While technical capabilities remain essentially crucial for many roles, employers highly prize human skills such as collaboration, communication, and leadership.
In a period of economic uncertainty, businesses are looking for employees who can stay relevant and versatile, while those who fail to upskill get left behind by the more prepared and adaptable. And as threats of recession hit countries such as the US and Australia, Southeast Asian countries like Singapore, Thailand, Indonesia, the Philippines, and Malaysia are likely to be affected due to the impact on tourism and trade, consequently putting more pressure on local businesses and employees.
How then, can employees continue to stay up-to-date with the right skills, and play their part in keeping themselves and the business afloat?
For a better understanding, Pearson’s Skills Outlook has identified today’s new ‘power skills’ – the capabilities now powering the world’s economy and individual careers. Using an analysis of over 21mn job ads globally, the research shows that while technical capabilities remain essentially crucial for many roles, employers highly prize human skills such as collaboration, communication, and leadership.
Per Pearson’s Skills Outlook, the five skills that today’s employers look for the most are all human skills:
- Customer focus
- Attention to Detail
As the world settles into a hybrid style of working, it further suggests that the top five power skills that will be most in demand to meet the economic need in 2026 are also human skills:
- Customer focus
- Personal learning
- Achievement focus
- Cultural and social intelligence
Additionally, as the adoption of new technologies continues, non-technical skills such as the ability to learn cultural and social intelligence are only becoming more important. Organisations that recognise this and invest in helping employees build transferable and flexible capabilities are the ones that will thrive in a changing world, it was highlighted.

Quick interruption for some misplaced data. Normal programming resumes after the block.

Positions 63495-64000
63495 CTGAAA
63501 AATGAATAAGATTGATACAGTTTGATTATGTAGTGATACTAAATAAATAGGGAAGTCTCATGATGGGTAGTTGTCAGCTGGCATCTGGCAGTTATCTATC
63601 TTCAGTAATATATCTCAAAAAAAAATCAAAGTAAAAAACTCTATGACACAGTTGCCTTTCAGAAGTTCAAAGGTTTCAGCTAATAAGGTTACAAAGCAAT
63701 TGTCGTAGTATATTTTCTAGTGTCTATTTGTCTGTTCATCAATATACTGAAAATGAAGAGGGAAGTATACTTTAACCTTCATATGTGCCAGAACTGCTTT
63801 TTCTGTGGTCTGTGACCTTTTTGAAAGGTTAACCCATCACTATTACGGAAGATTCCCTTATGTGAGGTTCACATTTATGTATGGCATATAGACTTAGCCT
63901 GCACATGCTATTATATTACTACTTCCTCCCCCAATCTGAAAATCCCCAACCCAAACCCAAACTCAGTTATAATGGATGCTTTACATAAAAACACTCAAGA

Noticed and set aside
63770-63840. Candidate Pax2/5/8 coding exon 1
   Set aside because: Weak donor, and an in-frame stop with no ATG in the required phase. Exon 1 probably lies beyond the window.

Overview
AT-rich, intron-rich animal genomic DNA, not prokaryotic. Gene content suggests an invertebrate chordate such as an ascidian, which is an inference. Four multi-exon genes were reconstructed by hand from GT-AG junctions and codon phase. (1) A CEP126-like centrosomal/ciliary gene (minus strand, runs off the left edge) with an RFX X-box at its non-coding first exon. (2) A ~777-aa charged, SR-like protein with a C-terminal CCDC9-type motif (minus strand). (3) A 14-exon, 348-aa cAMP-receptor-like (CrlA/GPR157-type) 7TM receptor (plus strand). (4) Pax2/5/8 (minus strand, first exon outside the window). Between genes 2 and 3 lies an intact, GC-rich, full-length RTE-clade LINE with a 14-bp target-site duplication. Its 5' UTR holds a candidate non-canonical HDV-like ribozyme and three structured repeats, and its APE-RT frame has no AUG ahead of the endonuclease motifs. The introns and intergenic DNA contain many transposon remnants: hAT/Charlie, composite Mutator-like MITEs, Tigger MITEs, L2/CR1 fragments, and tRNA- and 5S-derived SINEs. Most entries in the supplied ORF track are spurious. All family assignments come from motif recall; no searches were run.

Looking at technical skills, however, Dr Richard George, Vice President, Data Science, Workforce Skills at Pearson, points out: "Although technical skills are increasingly high in demand, technological advancement can often render these skills obsolete or unique to specific job scopes. For instance, the Great Recession of 2008 brought about a major shift in skill requirements for that time. Skills such as analysis and data savviness became high in demand and those companies invested time and resources into upskilling or rehiring.
"Even in tech roles, human skills allow employees to be agile and adaptable in their learning," he noted.
Last, the study also emphasised the relevance of power skills to the Southeast Asian market. In fast-paced markets such as Singapore, a focus on personal learning and achievement help employees differentiate themselves from the rest. Additionally, cross-border and intraregional collaboration is a common part of job scopes, especially in multinational corporations, where collaboration skills as well as cultural and social Intelligence help employees thrive.
Image / Provided